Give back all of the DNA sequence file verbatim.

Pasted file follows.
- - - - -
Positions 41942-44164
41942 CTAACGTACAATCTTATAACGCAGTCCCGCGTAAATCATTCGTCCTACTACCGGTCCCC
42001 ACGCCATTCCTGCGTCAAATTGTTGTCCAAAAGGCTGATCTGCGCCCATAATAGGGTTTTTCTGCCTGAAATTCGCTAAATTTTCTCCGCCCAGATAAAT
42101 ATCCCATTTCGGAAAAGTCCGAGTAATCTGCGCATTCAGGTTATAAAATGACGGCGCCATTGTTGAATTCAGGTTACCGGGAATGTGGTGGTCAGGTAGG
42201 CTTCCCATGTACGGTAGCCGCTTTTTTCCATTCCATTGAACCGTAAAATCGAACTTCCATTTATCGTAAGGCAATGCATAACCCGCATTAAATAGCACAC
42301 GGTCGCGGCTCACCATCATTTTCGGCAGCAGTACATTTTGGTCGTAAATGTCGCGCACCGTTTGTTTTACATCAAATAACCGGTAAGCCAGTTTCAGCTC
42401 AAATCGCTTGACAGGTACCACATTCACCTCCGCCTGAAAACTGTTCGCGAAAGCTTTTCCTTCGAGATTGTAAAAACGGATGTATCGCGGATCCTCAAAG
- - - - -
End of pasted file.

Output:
Positions 41942-44164
41942 CTAACGTACAATCTTATAACGCAGTCCCGCGTAAATCATTCGTCCTACTACCGGTCCCC
42001 ACGCCATTCCTGCGTCAAATTGTTGTCCAAAAGGCTGATCTGCGCCCATAATAGGGTTTTTCTGCCTGAAATTCGCTAAATTTTCTCCGCCCAGATAAAT
42101 ATCCCATTTCGGAAAAGTCCGAGTAATCTGCGCATTCAGGTTATAAAATGACGGCGCCATTGTTGAATTCAGGTTACCGGGAATGTGGTGGTCAGGTAGG
42201 CTTCCCATGTACGGTAGCCGCTTTTTTCCATTCCATTGAACCGTAAAATCGAACTTCCATTTATCGTAAGGCAATGCATAACCCGCATTAAATAGCACAC
42301 GGTCGCGGCTCACCATCATTTTCGGCAGCAGTACATTTTGGTCGTAAATGTCGCGCACCGTTTGTTTTACATCAAATAACCGGTAAGCCAGTTTCAGCTC
42401 AAATCGCTTGACAGGTACCACATTCACCTCCGCCTGAAAACTGTTCGCGAAAGCTTTTCCTTCGAGATTGTAAAAACGGATGTATCGCGGATCCTCAAAG